The game is six degrees of Canadian history. Take two seemingly unrelated pieces of Canadian culture and connect the dots through various people, places and events to discover how they’re distantly — or maybe not-so-distantly — related. Along the way, we visit the quizzical and curious, the tragic and comic, and everything in between.
Women’s suffrage (or franchise) is the right of women to vote in political elections; campaigns for this right generally included demand for the right to run for public office. The women’s suffrage movement was a decades-long struggle intended to address fundamental issues of equity and justice and to improve the lives of Canadians.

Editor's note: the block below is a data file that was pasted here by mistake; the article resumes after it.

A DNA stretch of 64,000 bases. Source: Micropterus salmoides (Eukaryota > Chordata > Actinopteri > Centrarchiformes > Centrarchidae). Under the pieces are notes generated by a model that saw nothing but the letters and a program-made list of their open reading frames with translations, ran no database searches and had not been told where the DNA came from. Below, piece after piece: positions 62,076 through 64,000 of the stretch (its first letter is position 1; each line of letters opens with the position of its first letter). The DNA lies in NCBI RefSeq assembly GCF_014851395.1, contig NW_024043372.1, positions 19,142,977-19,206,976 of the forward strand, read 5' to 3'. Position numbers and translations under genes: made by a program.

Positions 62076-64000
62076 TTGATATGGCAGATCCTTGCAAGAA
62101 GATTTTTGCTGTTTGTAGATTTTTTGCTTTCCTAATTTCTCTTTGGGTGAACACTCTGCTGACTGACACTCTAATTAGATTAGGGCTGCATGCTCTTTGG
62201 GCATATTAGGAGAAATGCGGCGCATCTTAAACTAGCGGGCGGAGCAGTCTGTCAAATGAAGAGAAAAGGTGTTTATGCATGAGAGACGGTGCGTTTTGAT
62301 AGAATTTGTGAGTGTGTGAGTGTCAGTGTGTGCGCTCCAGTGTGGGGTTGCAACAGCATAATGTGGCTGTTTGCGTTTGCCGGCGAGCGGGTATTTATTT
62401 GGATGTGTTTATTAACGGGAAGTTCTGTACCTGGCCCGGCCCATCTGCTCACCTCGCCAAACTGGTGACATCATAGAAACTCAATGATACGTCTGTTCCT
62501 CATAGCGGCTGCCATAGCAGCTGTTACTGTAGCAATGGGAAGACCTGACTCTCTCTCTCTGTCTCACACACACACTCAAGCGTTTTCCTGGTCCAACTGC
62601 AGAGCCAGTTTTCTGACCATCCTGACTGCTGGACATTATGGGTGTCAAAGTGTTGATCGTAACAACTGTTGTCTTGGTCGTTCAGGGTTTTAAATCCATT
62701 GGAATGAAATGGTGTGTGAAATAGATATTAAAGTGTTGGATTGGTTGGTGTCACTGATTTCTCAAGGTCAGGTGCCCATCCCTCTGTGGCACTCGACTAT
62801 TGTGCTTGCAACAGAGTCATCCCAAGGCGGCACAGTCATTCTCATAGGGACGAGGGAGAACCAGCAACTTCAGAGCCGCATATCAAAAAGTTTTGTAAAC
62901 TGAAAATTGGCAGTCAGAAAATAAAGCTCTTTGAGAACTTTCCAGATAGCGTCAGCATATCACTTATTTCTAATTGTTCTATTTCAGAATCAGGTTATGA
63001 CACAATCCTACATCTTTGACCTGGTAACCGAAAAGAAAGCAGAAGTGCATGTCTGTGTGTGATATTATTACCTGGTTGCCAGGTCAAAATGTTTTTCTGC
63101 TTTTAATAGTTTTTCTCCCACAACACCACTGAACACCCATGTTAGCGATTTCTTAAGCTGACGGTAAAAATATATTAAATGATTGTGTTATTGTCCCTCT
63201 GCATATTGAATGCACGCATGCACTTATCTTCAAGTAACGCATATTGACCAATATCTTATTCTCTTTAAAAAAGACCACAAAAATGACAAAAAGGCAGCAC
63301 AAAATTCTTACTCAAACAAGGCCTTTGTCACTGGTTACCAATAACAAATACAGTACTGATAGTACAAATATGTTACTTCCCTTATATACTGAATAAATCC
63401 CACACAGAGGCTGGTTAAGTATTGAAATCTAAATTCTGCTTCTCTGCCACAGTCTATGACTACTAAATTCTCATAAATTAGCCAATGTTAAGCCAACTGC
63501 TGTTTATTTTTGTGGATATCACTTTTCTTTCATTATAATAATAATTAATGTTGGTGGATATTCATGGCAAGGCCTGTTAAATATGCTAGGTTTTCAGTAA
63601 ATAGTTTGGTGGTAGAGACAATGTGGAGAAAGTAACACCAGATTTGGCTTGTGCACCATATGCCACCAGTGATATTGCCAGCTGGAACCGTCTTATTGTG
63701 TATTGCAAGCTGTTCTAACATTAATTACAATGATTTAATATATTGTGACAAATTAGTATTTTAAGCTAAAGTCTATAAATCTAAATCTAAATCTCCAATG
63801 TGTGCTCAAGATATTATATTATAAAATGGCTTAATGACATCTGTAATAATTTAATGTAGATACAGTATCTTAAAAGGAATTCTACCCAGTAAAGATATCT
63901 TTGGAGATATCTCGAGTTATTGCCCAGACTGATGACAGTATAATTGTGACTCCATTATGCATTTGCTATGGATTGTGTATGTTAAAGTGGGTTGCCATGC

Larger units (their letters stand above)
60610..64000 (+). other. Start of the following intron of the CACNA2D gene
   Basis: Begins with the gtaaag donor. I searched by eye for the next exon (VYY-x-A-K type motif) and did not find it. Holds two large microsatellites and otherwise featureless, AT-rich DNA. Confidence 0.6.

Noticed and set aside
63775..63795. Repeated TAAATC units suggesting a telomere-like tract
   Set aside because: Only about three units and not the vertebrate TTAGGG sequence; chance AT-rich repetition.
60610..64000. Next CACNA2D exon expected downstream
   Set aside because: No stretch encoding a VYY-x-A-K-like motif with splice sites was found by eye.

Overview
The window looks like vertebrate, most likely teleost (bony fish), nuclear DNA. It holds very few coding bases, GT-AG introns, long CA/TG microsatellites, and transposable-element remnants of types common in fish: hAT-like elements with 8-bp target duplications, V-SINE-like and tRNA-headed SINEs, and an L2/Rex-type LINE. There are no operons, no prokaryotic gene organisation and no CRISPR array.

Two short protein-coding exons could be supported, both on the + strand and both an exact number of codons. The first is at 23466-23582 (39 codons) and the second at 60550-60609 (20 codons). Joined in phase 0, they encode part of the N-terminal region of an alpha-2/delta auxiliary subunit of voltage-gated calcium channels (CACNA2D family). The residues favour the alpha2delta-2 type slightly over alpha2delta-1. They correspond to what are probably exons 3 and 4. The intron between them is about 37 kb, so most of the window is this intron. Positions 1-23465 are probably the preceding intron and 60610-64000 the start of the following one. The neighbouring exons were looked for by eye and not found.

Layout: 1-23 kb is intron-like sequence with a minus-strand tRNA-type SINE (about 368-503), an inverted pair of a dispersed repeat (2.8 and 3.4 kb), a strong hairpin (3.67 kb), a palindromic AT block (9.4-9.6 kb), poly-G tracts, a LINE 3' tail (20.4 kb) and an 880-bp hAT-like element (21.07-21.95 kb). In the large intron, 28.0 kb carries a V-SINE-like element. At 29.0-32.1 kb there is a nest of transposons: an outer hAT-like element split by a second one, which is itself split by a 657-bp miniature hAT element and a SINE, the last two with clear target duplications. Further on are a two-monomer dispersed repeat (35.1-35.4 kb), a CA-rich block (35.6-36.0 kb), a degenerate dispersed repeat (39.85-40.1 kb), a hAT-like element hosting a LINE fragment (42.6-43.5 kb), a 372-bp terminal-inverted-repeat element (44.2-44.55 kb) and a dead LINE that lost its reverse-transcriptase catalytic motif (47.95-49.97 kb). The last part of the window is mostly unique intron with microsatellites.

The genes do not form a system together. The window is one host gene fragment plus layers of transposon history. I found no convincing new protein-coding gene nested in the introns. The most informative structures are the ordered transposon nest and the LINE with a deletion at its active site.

Loretta Todd, documentary filmmaker, installation artist, essayist (b at Edmonton circa 1963). A central figure in what might be considered the second wave of aboriginal directors, Todd brings insight, discipline, resistance to sentimentality and a sense of adventurousness to her non-fiction films.
Amanda Tapping, actor, director, producer (born at Rochford, Essex, UK 28 Aug 1965). Amanda Tapping moved to Ontario with her family as a young child. She excelled in the sciences and performing arts while in grade school and graduated from the North Toronto Collegiate Institute in 1984.